I supported the Iraq war. Still do. But the thing about a war is that you have to win it. The consequences of defeat, even if you temporarily call it something else, are terrible (as we learned in Vietnam, and as we may learn more terribly in Iraq). We went into Iraq with the opponents of the war already calling for an “exit strategy.” Because of this (I think) we were never brutal enough to win a war we could have won. We did not want to be occupiers, even if that was the only way to pacify the country.
The best statement of where we fell short comes today from Richard Brookhiser writing in the New York Observer (he wittily starts off wondering how the Roman poet Horace got an advance copy of the Baker report, a reference to the poet’s famous line: “Mountains will be in labor, the birth will be a single laughable mouse.”)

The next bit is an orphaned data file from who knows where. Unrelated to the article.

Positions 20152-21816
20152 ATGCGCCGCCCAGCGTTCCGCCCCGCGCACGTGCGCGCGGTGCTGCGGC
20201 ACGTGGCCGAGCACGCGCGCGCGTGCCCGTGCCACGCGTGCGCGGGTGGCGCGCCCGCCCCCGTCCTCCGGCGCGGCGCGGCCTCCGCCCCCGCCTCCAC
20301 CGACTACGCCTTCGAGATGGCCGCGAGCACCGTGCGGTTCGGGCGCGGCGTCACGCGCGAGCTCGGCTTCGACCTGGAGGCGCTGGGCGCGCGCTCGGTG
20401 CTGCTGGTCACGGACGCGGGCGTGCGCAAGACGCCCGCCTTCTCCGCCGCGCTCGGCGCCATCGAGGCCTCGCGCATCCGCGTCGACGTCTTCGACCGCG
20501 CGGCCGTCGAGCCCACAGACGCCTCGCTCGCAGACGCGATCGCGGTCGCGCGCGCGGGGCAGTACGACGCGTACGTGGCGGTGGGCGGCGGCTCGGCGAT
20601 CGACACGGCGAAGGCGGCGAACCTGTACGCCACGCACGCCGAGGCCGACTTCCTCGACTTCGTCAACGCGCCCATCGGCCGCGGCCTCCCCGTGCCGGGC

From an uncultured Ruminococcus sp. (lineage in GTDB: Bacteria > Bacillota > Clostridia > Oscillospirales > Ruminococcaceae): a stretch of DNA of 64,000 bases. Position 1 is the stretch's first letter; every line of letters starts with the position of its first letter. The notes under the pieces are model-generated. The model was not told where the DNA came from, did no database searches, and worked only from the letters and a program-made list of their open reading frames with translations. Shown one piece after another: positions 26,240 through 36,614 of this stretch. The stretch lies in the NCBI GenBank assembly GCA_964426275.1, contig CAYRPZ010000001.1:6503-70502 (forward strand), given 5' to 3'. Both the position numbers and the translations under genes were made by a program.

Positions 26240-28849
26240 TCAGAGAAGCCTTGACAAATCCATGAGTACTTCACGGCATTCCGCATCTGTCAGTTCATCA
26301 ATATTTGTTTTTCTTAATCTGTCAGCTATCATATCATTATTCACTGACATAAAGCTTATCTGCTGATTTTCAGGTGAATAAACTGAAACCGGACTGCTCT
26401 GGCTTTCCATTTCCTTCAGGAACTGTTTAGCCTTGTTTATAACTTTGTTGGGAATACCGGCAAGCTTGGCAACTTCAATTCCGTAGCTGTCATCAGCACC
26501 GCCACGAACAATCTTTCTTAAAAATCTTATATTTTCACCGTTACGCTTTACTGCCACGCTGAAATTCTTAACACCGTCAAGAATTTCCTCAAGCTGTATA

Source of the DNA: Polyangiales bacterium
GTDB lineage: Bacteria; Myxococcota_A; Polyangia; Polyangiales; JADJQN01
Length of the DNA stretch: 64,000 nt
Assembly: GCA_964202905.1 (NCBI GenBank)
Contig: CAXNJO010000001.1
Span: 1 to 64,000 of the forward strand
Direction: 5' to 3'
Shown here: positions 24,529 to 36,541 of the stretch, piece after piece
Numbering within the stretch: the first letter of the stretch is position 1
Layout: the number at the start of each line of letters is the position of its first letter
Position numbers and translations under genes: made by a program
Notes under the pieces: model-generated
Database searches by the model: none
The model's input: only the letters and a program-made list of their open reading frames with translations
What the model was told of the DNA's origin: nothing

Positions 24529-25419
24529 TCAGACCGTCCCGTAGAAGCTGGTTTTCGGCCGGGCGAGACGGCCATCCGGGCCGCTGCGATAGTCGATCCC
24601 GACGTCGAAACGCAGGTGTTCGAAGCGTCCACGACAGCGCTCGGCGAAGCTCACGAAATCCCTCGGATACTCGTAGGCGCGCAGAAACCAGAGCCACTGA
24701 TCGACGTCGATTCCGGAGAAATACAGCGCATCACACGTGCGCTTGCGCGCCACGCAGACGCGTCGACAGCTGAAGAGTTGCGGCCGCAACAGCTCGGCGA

“Livy was another old writer – a historian, not a poet. He said that when the ancient Romans were digging the foundations of a Temple of Jupiter, they uncovered a bleeding head (commemorated in the word capitol, which comes from caput, the Latin for ‘head’). The state begins in violence. Free states give way to order and peace, but they too begin there.
“This is not international social work, or finishing a job. Since the violent in Iraq include Al Qaeda, and terrorist wannabes, killing them is a twofer. Let the end begin.”
Read the whole piece. It’s not too late — but it’s very late.